Hill Yes!

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Following the not-so-pleasant experience just over two weeks ago at the Hot Cider Hustle Half Marathon, where I was led astray multiple times, I immediately looked for another upcoming half marathon, as I refused to let the former be my last race of 2017. Nebraska compared to last year is becoming colder quite early this year, and because I am thinking of traveling over Thanksgiving, I signed up for the Beer & Bagel Off-Road Race Series ½-ish Marathon in Ashland, Nebraska, on November 11, 2017, only a few days prior to the race. (I did not know if I would be required to drink beer while running a half marathon, in which case I would not have participated, the main reason I waited until the last minute and I knew the answer to this to register.) The event website spoke of letting Mother Nature take care of building extreme obstacles rather than humanly building them. The course varies every year and is remained a mystery until running; nevertheless, in spite of people’s commenting on the typical brutal hilliness of the event, I who lived in Georgia for five years continued to think, “How hilly could Nebraska possibly get?”

According to my Garmin

No, I did not place third. 😉

The course in Quarry Oaks (golf course) repeated the same loop three times, out, back, and back out. Continuously running up and down (and hardly ever running flat) on untrimmed grass and trails, I thought half-jokingly two miles in, “What the heck did I get myself into?” Before this experience, I had never walked in a half marathon, so I remained adamant in the first loop of roughly 4.5 miles to keep running. The unending immensely steep and long hills, so steep I had trouble seeing the peak running uphill and slowing down running downhill, forced me to start mixing in power-hiking (for the first time ever) and walking with running at the midpoint of the second loop; I thought this wise as most runners began walking long before I did. Understanding this would most likely be my worst half-marathon time ever by far, which should be the case considering the massive leap in technicality from all of my previous races, I stopped looking at my Garmin several miles in to avoid being demoralized. Cardio-wise, I felt as strong as ever, but I could not push my legs to go faster because I had not been training for hills, let alone hills to this extreme. If I had any anticipation about this course, I would have prepared more specifically and efficiently and for certain performed better, although Kearney does not offer an ideal ground to train for a terrain like this.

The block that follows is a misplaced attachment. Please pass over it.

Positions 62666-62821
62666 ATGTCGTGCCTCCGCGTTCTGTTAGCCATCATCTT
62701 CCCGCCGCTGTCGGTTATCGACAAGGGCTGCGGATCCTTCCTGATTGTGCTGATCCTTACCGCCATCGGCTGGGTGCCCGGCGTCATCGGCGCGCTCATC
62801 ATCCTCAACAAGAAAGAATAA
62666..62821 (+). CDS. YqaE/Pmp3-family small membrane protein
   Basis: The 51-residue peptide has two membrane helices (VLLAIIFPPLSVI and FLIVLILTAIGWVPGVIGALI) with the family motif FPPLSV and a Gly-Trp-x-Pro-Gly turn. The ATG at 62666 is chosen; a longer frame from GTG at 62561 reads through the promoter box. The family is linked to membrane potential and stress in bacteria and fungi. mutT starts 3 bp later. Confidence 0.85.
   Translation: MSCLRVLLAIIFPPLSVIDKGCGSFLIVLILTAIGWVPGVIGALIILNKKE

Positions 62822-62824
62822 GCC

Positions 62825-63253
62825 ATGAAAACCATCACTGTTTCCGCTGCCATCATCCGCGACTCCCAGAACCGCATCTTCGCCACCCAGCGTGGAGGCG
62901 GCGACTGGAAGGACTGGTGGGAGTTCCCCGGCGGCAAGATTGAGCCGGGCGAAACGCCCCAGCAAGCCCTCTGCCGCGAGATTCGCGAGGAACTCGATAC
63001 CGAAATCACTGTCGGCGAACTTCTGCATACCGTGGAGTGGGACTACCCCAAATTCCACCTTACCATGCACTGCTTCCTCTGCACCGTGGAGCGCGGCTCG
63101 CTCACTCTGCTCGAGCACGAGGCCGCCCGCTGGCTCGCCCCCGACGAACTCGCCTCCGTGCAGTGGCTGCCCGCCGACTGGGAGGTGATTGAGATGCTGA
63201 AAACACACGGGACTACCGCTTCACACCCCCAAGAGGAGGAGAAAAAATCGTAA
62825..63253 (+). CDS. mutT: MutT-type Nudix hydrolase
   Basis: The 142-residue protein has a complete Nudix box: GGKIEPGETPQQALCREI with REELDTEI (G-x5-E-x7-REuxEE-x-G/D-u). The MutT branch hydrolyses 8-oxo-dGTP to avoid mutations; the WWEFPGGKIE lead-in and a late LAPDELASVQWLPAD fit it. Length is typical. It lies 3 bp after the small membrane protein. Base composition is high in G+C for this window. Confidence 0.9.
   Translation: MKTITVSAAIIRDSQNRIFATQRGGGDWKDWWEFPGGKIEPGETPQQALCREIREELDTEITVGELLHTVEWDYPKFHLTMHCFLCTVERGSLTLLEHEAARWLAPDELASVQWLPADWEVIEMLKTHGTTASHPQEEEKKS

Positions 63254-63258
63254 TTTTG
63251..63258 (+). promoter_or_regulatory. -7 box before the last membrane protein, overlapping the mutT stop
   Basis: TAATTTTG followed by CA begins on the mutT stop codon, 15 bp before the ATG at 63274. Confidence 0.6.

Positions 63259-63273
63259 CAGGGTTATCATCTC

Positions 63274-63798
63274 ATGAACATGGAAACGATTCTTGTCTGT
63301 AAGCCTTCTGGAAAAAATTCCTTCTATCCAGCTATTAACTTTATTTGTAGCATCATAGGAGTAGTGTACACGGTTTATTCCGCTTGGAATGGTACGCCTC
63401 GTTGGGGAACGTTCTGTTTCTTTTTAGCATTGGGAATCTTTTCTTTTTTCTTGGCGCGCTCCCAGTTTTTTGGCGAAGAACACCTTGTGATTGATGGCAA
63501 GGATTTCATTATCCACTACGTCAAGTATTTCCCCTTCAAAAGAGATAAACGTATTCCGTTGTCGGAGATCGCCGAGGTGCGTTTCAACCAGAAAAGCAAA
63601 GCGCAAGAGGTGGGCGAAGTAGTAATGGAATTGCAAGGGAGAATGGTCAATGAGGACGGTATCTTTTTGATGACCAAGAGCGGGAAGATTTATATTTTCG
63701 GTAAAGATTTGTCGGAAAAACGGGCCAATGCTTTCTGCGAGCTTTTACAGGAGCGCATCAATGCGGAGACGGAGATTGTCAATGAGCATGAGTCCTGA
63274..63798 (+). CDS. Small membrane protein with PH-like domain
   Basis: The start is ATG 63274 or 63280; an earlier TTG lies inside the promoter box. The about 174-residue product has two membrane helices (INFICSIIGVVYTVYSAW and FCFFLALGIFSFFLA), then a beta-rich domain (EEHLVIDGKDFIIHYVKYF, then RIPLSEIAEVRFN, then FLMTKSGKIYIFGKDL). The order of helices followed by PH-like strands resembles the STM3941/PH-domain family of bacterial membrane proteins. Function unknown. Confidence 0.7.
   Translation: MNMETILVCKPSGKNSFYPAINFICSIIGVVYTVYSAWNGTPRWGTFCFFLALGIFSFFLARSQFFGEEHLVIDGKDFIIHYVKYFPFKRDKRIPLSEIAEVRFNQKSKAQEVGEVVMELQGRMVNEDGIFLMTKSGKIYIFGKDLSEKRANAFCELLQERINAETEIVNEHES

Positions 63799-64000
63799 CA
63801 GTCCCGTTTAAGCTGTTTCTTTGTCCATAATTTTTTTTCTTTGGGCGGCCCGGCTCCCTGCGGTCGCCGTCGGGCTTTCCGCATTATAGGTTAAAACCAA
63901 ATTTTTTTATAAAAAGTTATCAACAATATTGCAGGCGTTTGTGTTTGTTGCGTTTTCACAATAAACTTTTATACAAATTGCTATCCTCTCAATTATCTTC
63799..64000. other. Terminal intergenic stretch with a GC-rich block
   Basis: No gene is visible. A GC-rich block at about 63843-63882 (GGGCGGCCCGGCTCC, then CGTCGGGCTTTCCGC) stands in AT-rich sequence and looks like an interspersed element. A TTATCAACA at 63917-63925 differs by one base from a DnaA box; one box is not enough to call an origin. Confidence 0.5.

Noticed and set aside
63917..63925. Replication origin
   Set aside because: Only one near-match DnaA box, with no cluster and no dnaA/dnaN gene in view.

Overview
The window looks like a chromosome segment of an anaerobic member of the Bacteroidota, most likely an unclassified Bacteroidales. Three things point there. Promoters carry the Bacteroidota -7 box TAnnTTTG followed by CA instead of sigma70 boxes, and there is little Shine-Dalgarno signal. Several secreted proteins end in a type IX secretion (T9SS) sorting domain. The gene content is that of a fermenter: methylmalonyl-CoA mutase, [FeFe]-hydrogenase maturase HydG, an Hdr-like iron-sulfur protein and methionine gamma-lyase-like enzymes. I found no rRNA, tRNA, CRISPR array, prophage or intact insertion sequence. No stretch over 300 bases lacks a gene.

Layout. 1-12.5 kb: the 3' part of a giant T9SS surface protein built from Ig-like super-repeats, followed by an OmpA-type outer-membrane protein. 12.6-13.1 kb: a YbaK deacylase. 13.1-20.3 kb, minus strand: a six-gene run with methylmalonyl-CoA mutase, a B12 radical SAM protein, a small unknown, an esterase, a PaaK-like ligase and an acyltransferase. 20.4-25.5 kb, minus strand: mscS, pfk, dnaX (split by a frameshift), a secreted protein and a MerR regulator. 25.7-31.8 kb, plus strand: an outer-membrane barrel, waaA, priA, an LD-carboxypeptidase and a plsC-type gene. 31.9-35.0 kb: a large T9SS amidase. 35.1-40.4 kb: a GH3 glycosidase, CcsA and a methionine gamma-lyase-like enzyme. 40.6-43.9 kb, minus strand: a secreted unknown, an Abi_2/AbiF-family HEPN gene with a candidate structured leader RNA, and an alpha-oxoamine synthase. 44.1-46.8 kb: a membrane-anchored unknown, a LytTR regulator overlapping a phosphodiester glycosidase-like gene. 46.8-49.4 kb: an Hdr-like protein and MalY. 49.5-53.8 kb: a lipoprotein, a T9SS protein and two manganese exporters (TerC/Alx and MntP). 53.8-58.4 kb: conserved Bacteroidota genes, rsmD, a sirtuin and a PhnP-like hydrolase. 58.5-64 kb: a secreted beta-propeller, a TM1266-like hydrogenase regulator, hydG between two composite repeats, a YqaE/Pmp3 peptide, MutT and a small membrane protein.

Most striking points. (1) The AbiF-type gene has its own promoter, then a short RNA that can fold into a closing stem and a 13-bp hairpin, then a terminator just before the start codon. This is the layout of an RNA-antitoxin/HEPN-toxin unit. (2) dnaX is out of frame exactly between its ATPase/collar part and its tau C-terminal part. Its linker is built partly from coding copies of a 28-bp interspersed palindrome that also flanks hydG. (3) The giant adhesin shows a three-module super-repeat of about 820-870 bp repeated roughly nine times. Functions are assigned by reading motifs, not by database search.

My average mile pace read significantly slower than that of any of my marathons, testifying to the difficulty and technicality of the race. For some reason, I thought “half-ish” meant slightly less and not more than 13.1 miles; one runner’s GPS gave the distance closer to 14 miles, while mine read 13.17 with an elevation gain of 1,916 feet and loss of 1,903 feet. I believe, to some runners, this particular Beer & Bagel Off-Road Race Series ½-ish Marathon would be more physically demanding than a flat marathon. I can confidently claim this course the toughest and hilliest I have ever run on without a close second, and my time of 2:37:58 accurately illustrates that. I still enjoyed this unique experience and eating a slice of humble pie.